“My debt is absolutely shattering the dreams I had for myself.
… It fills me with anxiety, depression and resentment, which
detract from my career satisfaction. I really regret my career choice,
which is completely tragic and sad for me, as it was my dream to
be a psychologist.”
Results like this “are not a good thing for the profession,”
Ameen agrees, especially given the fact that salaries in
psychology have remained fairly stagnant in recent years. “The
unfinished work that this article points to is the conversation
about assessing the value of the psychology doctorate,” he says.
“In light of the costs, how are we positioning future psychologists
to be financially and professionally viable? I think the field really
needs time and focus to wrestle with this question.”
Also a problem, Doran points out, is that the significant
financial burden placed on students might keep the field from
attracting the diverse workforce it needs to serve a diverse public.
“On the one hand, psychology is very much saying we
need a diverse workforce, broadly defined — race, gender,
sexual orientation, socioeconomic status,” she says. “Yet at the
same time, because of how expensive it is, it’s very hard for
people who don’t come from privileged backgrounds to enter
Ramani Durvasula, PhD, who chairs APA’s Committee
on Social and Economic Status (CSES), agrees with
that assessment. She worries that the debt burden may
disproportionately affect people like first-generation college
students. “They don’t have the family buy-in to ease their way.
Those are precisely the people we are trying to get into the
profession,” says Durvasula, a psychology professor at California
State University, Los Angeles.
Todd Avellar, a sixth-year PhD student in counseling/
clinical/school psychology at the University of California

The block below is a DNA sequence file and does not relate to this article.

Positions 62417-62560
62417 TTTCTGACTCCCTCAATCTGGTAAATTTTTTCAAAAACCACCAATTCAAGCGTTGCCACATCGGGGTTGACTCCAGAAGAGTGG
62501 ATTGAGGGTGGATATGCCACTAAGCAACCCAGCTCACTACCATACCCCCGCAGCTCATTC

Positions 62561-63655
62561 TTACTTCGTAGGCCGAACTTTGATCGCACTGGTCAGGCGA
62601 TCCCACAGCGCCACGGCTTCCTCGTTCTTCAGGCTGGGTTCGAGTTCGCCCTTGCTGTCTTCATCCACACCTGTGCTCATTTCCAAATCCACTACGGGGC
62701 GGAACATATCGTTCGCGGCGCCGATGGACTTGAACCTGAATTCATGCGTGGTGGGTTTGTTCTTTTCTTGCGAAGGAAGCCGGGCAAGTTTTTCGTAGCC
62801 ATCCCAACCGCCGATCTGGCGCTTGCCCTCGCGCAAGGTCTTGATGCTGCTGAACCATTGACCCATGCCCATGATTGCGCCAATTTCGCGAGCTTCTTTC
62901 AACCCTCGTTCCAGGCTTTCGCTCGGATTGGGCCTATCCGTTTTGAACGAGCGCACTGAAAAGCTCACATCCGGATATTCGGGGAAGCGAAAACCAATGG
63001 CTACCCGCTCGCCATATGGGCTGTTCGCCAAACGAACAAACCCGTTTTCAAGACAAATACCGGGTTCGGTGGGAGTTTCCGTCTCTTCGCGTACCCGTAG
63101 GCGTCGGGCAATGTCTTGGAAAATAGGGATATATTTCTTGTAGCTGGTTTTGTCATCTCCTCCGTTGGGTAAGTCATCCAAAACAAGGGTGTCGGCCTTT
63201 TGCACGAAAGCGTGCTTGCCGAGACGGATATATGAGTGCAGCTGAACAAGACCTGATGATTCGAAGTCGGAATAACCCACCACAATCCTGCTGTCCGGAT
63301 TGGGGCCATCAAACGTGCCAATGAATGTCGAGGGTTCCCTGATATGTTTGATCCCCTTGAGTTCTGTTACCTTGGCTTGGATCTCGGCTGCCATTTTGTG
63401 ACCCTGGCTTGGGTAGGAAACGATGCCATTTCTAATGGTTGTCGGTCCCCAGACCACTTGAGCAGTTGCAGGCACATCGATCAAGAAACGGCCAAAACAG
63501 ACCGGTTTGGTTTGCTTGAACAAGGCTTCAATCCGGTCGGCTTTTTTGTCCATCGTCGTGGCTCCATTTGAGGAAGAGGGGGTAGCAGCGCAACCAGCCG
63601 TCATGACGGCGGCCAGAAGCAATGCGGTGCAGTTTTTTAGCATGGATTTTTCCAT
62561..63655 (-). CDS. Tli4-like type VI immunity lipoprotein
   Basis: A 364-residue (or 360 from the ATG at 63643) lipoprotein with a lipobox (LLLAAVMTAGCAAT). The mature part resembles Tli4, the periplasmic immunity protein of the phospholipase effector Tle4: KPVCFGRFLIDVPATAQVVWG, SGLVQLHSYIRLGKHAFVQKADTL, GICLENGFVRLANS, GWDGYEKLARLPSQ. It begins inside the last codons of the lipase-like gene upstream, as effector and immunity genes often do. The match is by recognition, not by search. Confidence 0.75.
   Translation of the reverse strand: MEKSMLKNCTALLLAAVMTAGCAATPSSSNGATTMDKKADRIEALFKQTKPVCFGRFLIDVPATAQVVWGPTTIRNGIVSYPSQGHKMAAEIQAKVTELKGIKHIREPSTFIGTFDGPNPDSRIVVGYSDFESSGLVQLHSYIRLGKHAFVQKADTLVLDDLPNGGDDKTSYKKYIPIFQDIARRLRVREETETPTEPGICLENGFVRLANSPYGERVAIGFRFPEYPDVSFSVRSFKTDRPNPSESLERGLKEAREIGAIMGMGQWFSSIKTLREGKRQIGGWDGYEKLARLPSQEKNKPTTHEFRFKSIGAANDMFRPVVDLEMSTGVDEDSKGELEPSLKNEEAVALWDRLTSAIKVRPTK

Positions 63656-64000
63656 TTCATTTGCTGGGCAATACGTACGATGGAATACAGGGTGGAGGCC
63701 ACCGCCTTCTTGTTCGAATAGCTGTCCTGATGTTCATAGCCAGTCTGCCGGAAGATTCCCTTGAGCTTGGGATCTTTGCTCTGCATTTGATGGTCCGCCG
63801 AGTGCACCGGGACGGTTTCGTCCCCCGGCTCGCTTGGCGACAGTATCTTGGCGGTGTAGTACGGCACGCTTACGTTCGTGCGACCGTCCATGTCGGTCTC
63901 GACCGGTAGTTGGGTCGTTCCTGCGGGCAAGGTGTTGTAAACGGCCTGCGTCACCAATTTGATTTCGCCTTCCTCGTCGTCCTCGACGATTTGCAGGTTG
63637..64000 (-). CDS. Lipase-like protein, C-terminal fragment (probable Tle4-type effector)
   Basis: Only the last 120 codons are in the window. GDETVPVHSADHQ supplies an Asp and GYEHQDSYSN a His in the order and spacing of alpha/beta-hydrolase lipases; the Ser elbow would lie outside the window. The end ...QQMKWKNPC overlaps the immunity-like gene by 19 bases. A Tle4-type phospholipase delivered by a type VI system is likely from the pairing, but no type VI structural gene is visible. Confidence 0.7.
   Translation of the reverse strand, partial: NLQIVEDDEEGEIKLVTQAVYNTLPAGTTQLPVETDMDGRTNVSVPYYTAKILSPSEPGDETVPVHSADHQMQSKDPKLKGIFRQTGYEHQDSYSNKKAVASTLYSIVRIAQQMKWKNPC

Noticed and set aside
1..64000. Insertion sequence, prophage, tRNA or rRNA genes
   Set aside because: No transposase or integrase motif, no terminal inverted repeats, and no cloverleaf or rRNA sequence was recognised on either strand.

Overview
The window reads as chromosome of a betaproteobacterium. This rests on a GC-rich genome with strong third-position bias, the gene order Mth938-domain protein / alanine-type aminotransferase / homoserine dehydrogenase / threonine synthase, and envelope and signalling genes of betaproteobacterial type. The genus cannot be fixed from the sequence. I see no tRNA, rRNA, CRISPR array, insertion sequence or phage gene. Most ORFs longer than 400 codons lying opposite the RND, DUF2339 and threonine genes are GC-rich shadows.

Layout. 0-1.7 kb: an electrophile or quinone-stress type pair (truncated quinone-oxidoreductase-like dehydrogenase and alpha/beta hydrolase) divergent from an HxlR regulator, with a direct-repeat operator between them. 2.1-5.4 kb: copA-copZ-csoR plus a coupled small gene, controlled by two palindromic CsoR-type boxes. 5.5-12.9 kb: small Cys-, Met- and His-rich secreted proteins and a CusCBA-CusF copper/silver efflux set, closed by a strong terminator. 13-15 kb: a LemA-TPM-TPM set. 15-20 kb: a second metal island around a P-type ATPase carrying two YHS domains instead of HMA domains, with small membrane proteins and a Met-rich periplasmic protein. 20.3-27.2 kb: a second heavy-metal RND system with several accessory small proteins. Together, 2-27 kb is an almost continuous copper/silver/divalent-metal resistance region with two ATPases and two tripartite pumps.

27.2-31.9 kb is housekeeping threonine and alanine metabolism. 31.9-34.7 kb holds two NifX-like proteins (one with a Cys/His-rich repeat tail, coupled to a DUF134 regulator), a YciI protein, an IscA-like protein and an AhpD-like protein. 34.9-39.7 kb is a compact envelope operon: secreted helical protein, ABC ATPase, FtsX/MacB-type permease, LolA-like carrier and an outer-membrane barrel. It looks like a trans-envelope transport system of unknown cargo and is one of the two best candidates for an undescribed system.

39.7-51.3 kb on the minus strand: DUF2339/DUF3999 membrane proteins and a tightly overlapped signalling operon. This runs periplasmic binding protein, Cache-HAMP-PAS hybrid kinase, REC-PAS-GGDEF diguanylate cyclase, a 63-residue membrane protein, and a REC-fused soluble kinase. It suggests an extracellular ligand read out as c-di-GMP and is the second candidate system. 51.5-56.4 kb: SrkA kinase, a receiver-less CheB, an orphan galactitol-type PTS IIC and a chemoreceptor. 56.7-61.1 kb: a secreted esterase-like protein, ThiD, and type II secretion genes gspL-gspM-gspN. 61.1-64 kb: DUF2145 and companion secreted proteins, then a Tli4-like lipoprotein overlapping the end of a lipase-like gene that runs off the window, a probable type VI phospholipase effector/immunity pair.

Santa Barbara, knows that firsthand. He is a first-generation
college student. Over his 10 years of schooling, he accumulated
$110,000 in student loans — $30,000 from his undergraduate
years and $80,000 from graduate school.
“My parents helped me as much as they could, but they
didn’t have much money either,” he says. Now, as his parents —
a retired factory worker and preschool teacher — get older, he
wishes that he could do more to support them financially. But
his debt makes even taking care of his own needs difficult.
“My car is about to give out sometime soon, and I need
transportation to get to work,” he says. “And I’m thinking, how
can I possibly think about taking out a loan for a car when I
have all these other loans?”
Taking debt concerns to Congress
APA supports efforts to bring back subsidized loans for graduate students.
In response to APA advocacy efforts, Rep. Judy Chu
(D-Calif.) introduced a bill in December to reinstate
graduate students’ eligibility for federally subsidized
student loans — loans that do not accrue interest while
the borrower is still in school.
Congress limited these loans to undergraduates as
part of the Budget Control Act of 2011. So since then,
every dollar a graduate student borrows accrues interest
from day one. The move showed that Congress was
“disinvesting in graduate education at a time when we
know that graduate education is extremely important,”
says Jenny Smulson, a senior legislative and federal
affairs officer at APA. The change could cost a graduate
student about $5,000 to $15,000 over the life of a loan,
depending on the student’s repayment plan.
In response, APA has been advocating to bring
subsidized loans back to graduate students. In October,
for example, as part of the Education Leadership
Conference, about 100 attendees
visited their congressional
representatives to ask them to
reinstate graduate students’ access
to these loans.
Chu’s bill, the Protecting Our
Students by Terminating Graduate
Rates that Add to Debt (POST GRAD)
Act, was inspired by those visits.
It is a good sign that there is now “some momentum”
on the issue, Smulson says, though Congress’s tight
legislative timeframe this year makes it less likely that
the bill will pass.
Still, she says, it’s good to have a marker out there
and to bring the issue into the public eye as Congress
considers the reauthorization of the Higher Education
Act this year.
— Lea Winerman